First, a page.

Supply chain audits will give you meaningful insight into:

  • In-depth knowledge of your supply chain procedures
  • Obtaining performance metrics and other indicators
  • Using data to identify supply chain inefficiencies
  • Creating a supply chain baseline and comparing it to industry benchmarks
  • Using supply chain data to monitor digitalization and modernization.

An internal audit of your supply chain is a proactive way of enhancing business performance.

Rather than waiting for losses to occur and then taking corrective measures, it is better to have a system that conducts regular checks and has the entire supply chain in control. If done right, a supply chain audit can result in significant financial paybacks.

What Is the Right Way of Conducting a Supply Chain Audit?

To conduct a fruitful and productive supply chain audit, below are the steps that need to be followed:

1. Defining the scope and purpose statement:

Before starting the audit, all the involved members should be made aware of the purpose and focus area under review.

You must outline a clear statement of purpose, which defines what the audit aims to achieve, e.g., finding bottlenecks in the assembly process, improving transportation timelines, etc.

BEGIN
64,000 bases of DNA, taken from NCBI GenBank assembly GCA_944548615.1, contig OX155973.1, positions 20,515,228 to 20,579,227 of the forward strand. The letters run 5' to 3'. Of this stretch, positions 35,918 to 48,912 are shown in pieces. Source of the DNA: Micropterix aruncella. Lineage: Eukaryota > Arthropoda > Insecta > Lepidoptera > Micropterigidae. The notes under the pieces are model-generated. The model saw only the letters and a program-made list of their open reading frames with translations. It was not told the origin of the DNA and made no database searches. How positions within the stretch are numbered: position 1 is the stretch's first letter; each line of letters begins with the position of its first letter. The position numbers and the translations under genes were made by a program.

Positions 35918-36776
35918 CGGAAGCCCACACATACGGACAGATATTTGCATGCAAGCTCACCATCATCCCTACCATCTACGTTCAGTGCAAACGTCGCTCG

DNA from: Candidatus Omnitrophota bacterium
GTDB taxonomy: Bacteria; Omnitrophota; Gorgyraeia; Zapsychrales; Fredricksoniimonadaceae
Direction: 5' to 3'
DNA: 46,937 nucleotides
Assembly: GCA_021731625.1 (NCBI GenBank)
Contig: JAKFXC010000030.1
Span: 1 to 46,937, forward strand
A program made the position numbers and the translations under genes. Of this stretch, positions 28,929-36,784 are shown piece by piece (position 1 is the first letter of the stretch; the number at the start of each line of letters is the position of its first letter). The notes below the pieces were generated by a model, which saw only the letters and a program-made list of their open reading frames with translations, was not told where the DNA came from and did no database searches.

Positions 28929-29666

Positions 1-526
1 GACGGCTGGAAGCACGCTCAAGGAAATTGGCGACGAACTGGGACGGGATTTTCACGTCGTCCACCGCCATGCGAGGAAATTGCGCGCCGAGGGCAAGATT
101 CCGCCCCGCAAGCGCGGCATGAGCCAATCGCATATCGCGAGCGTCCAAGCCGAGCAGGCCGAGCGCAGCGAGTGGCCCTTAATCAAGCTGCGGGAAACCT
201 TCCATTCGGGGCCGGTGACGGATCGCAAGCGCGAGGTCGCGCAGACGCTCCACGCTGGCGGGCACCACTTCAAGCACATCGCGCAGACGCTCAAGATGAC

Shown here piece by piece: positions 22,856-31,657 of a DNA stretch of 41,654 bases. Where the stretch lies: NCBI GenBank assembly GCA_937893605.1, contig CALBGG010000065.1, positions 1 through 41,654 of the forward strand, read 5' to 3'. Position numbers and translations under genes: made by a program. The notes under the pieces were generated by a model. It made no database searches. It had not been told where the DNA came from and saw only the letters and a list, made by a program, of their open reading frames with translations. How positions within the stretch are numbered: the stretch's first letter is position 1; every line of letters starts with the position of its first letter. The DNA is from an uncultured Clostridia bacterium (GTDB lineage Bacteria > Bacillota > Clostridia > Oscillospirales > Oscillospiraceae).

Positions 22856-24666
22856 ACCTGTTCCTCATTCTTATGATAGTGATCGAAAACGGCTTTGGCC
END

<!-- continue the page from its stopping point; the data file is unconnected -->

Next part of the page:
In addition, the scope of policy audit is decided, which determines the processes, documents, and involved teams being reviewed.

2. Decide the supply chain audit strategy

No two businesses are the same, and ergo no two supply chains are the same. Therefore, a suitable strategy must be decided and agreed upon, tailor-made for that particular business and supply chain. 

Whether it is a physical verification or a digitized audit, a review of grassroots level activities or a bird’s eye view of the processes – all these factors need to be considered while finalizing the supply chain audit strategy. Given that, it’s always better to digitize your audit processes for faster and more efficient audits.

3. Collection of data and inputs

Once the audit scope and strategy have been decided, relevant data must be collected through various mediums such as physical surveys, questionnaires, checklists, pulse-check meetings, etc. 

Along with compiling the internal data, the audit team should also collate external data such as industry benchmarks, the latest legislation, and best practices being followed across the globe.

Another essential step according to the British Standard Institution is to map out the supply chain’s direct and indirect sources. The risk increases with supply chain complexity, diversity, and outsourcing.

4. Review of processes

The collected data, or process under review, is then assessed, evaluated, and put through stringent checks. Finally, harnessing the latest data analysis technology and AI-powered tools, summarize these data and present them in the form of conclusive reports.

Some of the discrepancies that come to light through a supply chain audit are:

  • Mounting stock during the off-season 
  • Implications of downline suppliers not meeting deadlines